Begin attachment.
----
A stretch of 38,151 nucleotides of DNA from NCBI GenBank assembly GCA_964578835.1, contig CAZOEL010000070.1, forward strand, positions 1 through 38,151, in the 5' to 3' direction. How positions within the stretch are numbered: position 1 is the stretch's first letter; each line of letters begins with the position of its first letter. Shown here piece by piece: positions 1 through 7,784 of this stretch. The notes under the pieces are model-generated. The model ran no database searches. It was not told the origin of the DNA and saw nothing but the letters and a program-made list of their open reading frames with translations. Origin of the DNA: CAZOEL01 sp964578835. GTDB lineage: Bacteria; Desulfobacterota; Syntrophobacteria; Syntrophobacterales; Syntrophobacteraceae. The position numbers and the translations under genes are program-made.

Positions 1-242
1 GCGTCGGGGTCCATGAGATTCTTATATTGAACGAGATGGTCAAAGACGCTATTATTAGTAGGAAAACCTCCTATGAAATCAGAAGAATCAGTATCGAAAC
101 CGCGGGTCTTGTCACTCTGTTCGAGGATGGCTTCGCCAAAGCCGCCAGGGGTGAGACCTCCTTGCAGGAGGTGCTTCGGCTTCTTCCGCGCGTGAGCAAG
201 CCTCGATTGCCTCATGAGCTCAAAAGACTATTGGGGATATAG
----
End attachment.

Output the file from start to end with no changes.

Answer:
A stretch of 38,151 nucleotides of DNA from NCBI GenBank assembly GCA_964578835.1, contig CAZOEL010000070.1, forward strand, positions 1 through 38,151, in the 5' to 3' direction. How positions within the stretch are numbered: position 1 is the stretch's first letter; each line of letters begins with the position of its first letter. Shown here piece by piece: positions 1 through 7,784 of this stretch. The notes under the pieces are model-generated. The model ran no database searches. It was not told the origin of the DNA and saw nothing but the letters and a program-made list of their open reading frames with translations. Origin of the DNA: CAZOEL01 sp964578835. GTDB lineage: Bacteria; Desulfobacterota; Syntrophobacteria; Syntrophobacterales; Syntrophobacteraceae. The position numbers and the translations under genes are program-made.

Positions 1-242
1 GCGTCGGGGTCCATGAGATTCTTATATTGAACGAGATGGTCAAAGACGCTATTATTAGTAGGAAAACCTCCTATGAAATCAGAAGAATCAGTATCGAAAC
101 CGCGGGTCTTGTCACTCTGTTCGAGGATGGCTTCGCCAAAGCCGCCAGGGGTGAGACCTCCTTGCAGGAGGTGCTTCGGCTTCTTCCGCGCGTGAGCAAG
201 CCTCGATTGCCTCATGAGCTCAAAAGACTATTGGGGATATAG